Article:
RIYADH: Thousands of people worldwide watch livestream gaming videos, and now game streamers have become more popular than ever, but there is more to this than meets the eye.
The dawn of the age of the streamer has arrived, and in the internet era where content is king, few creators are as enviable as those whose jobs are to get paid to play games.
But to spend money, one has to make money, and in the world of streaming, that particular adage rings truer than most.
As video gaming and e-sports continue to boom in popularity across the region, Arab News spoke to Arab streamers about how they got to where they are, and the price they paid for their success.
Omani streamer Ahmed Al-Maimani, a Twitch partner and YouTuber known as Pistyization (or Pisty for short), started streaming 5 years ago as a way to generate a side income while trying to obtain his master’s degree as an international student living in Bristol.
“I didn’t make much money out of it at first; I was actually losing money, but I didn’t care and I fell in love with it anyway,” he said.
When you’re starting out, good charisma is far more important than professional equipment.
Ahmed Al-Maimani, Omani streamer
Al-Maimani ended up quitting his day job to pursue streaming fulltime, and has since grown his platform and fanbase significantly, with over 300,000 followers on YouTube and past collaborations with companies such as Activision, Ubisoft, Asus and Logitech.
For Saudi streamer Jemeel Alturkustani, who goes by the moniker Jemimaru, online streaming began as a hobby around 8 years ago.
“I started streaming to have company, interact, have fun and make new friends. It’s almost like having your friends over to play video games and hang out with,” he said.
But as his interest in streaming grew, so did the size of his bills. “Over the course of 8 years, I’ve probably invested well over $10,000 or $15,000, cycling through console generations, a few PCs and other equipment. But it’s hard to estimate yearly spending since it depends on what’s being released that year,” he said.
For Al-Maimani, who streams fulltime as opposed to Alturkustani’s part time, the costs are significantly higher, though he does get by with a little help from sponsors.
“I would’ve spent more than $10,000 a year on games and equipment, but my background in PR has helped me get some of my stuff for free,” said Al-Maimani.
“I don’t think I’ve paid for a game since 2016 or 2017. When it comes to equipment, if I really want something I’ll buy it myself. But collectively, I’d say I’ve spent over $15,000 on my streaming so far.”
Typically, a streamer’s setup involves a PC or gaming console on which to run and play the games, the respective keyboard and mouse or controller, and a steady, fast internet connection.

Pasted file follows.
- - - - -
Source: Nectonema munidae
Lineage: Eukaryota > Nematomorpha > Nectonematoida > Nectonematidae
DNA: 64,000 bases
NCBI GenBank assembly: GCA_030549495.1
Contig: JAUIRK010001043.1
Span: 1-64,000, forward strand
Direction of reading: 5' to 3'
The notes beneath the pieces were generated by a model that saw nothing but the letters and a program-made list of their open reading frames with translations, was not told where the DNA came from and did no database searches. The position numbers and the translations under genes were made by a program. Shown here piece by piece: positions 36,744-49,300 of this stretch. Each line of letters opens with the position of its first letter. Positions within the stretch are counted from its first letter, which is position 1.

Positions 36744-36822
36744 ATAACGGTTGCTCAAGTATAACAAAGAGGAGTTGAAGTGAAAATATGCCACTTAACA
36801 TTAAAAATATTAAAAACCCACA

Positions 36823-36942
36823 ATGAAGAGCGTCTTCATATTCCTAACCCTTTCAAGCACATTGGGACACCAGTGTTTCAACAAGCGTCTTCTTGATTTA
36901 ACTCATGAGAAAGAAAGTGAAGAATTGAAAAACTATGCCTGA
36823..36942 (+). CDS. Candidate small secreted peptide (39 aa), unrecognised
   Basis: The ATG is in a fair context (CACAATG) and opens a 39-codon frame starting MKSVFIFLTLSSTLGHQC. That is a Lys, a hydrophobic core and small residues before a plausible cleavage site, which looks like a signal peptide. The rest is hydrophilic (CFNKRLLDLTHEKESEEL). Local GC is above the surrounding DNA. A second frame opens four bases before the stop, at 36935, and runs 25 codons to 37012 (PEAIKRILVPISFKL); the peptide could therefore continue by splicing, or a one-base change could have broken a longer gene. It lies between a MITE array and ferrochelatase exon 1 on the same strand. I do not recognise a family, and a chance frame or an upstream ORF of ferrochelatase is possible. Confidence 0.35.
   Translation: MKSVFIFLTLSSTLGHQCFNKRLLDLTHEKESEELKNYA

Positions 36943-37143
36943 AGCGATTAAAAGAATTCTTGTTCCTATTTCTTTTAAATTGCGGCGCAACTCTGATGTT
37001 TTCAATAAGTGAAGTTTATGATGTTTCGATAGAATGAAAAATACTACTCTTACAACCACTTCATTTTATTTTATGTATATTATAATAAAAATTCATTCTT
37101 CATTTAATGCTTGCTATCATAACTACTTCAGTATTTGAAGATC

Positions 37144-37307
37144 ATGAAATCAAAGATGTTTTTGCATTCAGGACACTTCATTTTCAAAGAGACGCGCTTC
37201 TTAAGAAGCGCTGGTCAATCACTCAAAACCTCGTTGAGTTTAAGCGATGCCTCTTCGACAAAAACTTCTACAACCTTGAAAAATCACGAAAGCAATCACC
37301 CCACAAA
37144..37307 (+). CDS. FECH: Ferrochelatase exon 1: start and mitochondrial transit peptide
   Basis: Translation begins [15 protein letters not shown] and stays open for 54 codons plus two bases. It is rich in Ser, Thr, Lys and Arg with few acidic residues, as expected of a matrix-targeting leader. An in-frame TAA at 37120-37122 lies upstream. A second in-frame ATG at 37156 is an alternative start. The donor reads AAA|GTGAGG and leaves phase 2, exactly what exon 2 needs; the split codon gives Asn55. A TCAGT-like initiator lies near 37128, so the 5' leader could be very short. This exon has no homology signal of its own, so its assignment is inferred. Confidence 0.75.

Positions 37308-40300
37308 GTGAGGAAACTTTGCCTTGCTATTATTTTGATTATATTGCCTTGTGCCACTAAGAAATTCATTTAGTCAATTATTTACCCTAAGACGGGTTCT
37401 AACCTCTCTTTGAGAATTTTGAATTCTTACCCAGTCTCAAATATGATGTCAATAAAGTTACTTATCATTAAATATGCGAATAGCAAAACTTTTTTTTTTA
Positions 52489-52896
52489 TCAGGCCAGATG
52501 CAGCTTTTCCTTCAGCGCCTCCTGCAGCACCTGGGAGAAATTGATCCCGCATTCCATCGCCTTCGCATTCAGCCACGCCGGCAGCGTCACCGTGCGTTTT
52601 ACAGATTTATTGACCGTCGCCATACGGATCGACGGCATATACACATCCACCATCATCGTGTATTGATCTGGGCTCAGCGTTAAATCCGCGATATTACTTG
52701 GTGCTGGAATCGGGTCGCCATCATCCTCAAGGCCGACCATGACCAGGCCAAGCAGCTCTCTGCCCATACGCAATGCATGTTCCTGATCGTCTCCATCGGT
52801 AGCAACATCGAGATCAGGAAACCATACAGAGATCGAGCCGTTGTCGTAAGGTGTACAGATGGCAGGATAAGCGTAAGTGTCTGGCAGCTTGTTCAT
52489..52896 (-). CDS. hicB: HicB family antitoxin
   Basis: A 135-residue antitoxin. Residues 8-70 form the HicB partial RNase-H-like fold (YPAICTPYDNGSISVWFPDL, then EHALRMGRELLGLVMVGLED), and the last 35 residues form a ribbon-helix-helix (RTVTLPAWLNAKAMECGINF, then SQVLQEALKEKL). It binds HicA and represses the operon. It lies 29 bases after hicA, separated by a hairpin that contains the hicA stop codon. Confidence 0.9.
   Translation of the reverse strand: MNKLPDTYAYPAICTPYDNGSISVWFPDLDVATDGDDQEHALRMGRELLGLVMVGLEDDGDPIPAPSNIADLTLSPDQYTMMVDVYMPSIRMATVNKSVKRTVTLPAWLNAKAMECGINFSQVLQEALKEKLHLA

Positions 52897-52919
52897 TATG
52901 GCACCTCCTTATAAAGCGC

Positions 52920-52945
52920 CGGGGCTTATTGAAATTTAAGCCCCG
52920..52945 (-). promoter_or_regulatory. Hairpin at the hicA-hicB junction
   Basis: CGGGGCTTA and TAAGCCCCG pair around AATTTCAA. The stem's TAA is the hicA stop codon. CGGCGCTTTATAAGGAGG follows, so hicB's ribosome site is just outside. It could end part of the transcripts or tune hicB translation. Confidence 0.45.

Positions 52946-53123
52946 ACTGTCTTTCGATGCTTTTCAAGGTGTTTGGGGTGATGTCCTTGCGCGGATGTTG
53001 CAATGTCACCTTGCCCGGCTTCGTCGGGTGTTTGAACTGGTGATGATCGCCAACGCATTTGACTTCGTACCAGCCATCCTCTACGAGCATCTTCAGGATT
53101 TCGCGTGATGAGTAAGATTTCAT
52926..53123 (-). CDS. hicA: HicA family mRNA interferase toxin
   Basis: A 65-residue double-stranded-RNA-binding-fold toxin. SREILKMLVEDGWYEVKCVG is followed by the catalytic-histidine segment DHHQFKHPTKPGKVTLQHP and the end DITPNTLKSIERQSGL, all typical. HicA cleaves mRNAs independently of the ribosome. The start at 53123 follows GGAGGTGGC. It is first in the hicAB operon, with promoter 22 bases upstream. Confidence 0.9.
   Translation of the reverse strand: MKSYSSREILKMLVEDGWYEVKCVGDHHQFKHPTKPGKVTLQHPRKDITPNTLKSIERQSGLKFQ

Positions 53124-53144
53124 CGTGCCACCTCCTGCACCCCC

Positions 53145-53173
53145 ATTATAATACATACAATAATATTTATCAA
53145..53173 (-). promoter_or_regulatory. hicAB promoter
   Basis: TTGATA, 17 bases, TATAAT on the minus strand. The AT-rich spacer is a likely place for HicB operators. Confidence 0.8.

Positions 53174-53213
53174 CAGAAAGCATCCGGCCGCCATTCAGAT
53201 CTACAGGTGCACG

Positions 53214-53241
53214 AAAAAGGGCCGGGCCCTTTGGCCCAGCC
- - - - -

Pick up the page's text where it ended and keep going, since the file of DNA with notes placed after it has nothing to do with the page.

A camera and microphone are arguably optional, though the most well-known and popular streamers are the ones who can be seen playing the game, reacting to the story and gameplay, and engaging with viewers via the streaming platforms’ chat functions.
Additional equipment can be seen in the form of a padded gaming chair, designed to offer comfort and support for those gaming for long stretches of time; upgraded equipment such as a controller for PC gamers; a higher-quality microphone and camera; and what Al-Maimani calls “eye candy” in the form of advanced lighting setups and gaming merchandise, prominently displayed to indicate the level of the streamer’s seriousness to viewers.
For Alturkustani, the price of being a streamer depends on one’s level of commitment. “I think streaming is fairly cheap as a hobby since gamers already own a console or PC, and most consoles now have built-in streaming support. You can start streaming with a push of a button for free,” he said.
But both Alturkustani and Al-Maimani believe that professional streamers require more than just the basic equipment in order to truly make it big.
“One of the most important things you need is a good mic. You can get away with many things but if your audio is bad, with sounds popping, it’s an instant click away for me,” said Alturkustani.
“You also need a webcam, and a secondary monitor to see the chat, and stats. Moreover, a good lighting setup, an audio mixer, and a stream deck for shortcut buttons are all huge pluses.”
For Al-Maimani, a streamer’s equipment is secondary to their knack for keeping audiences engaged, and their ability to interact with fans during a stream.
“You can have a laptop camera and microphone and still be one of the best streamers in the region,” he said.
“When you’re starting out, good charisma is far more important than professional equipment. Knowing how to talk to your audience, to pay attention to the chat without the quality of your gaming slipping, and having good judgment are bigger draws than just fancy equipment.”
You can get away with many things but if your audio is bad, it’s an instant click away for me.
Jemeel Alturkustani, Saudi streamer
But he concedes that the power of eye candy is a large part of the draw for potential new subscribers, which is why he feels he can justify the cost of his expensive “extras.”
He said: “Most of the money I make from my streaming, I spend on my streaming. The better your stream looks, the more people think you deserve their support. And more companies will want to collaborate with you when they think you look professional.”
Alturkustani agrees with him on that point. “The more you invest in improvements, the more attractive your channel becomes for the viewers,” he said.
But in hindsight, Al-Maimani said he would caution those who are looking to get into streaming purely as a means to make money, as major success stories in this industry are few and far between.
“Most people who start streaming purely to make money out of it rarely succeed. If you see other streamers getting donations and sponsorships, it’s because they worked very hard for a long time to get where they are, and it didn’t happen overnight,” he added.